The hunters radioed for help shortly after they were dropped off by helicopter at dusk in the mountainous woods of Norbotten, claiming to be under threat from some of the roughly 900 brown known to lurk in the region.
But as the evening light was dwindling fast, the helicopter pilot explained he wouldn't be able to fly back to rescue the hunters until the next day.
"I was on another assignment and we don't fly in the dark so they had to sit in a little shelter. It's like a little box," pilot Johan Nordlund told the paper.
So the hunters spent the night cowering in their shelter, waiting for the bears to strike.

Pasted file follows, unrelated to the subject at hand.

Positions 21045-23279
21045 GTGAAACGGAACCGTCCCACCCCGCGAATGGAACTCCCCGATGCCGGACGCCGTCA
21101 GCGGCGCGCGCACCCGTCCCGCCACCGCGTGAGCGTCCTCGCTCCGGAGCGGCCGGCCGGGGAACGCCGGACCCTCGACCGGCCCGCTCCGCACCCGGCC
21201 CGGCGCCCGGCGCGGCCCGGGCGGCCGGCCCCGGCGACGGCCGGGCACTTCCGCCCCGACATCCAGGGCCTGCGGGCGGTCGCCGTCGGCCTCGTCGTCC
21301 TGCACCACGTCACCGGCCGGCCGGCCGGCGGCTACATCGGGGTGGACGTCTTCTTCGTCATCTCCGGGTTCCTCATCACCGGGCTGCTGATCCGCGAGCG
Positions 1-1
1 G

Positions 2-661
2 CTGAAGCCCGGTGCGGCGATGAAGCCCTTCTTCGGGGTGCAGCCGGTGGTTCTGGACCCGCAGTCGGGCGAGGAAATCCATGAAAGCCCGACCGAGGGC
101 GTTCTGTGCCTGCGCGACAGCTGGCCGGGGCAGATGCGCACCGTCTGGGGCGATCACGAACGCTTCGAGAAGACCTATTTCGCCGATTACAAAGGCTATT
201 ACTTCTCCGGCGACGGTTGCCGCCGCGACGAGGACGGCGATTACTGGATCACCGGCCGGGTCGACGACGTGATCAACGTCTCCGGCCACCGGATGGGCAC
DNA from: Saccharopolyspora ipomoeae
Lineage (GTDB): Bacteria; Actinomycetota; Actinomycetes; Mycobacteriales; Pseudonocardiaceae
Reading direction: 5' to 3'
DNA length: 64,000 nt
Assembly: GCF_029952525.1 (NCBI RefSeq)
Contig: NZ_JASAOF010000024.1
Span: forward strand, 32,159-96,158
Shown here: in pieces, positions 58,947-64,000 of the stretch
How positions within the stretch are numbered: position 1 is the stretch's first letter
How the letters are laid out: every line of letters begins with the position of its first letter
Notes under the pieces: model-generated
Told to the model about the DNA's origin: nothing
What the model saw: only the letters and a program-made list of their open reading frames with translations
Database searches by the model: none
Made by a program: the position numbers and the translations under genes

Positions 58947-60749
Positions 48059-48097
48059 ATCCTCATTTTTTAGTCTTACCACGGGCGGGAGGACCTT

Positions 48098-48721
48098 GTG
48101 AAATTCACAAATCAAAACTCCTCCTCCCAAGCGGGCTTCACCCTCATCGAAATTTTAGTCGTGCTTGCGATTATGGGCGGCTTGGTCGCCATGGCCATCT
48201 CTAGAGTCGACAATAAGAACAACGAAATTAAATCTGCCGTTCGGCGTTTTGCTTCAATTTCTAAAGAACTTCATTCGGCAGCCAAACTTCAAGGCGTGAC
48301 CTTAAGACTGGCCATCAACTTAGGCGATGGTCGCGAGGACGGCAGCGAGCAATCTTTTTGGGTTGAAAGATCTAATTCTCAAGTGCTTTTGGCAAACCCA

But when they peered out from their shelter in the morning, they found themselves face to face, not with a pack of ravenous bears, but with three harmless cows that had apparently lost their way.
"I asked, 'Are you guys drunk or what?'" Nordlund, the helicopter pilot, told Aftonbladet, adding that he thought the hunters were joking when they radioed back to call off the rescue operation.
As the nearest Swedish cattle farm is more than 100 kilometres away, it's likely the wayward cows hail from Norway, according to the paper.
Nordlund, who has seen the bovines on flights in the area in the ensuing days, last saw the visiting cows heading into a nearby national park.
"Maybe that's what they came over to see," he quipped.
He warned that the cows' owner must be found and the livestock returned before winter's chill takes hold in the region.
"They'll die when winter comes," he told Aftonbladet.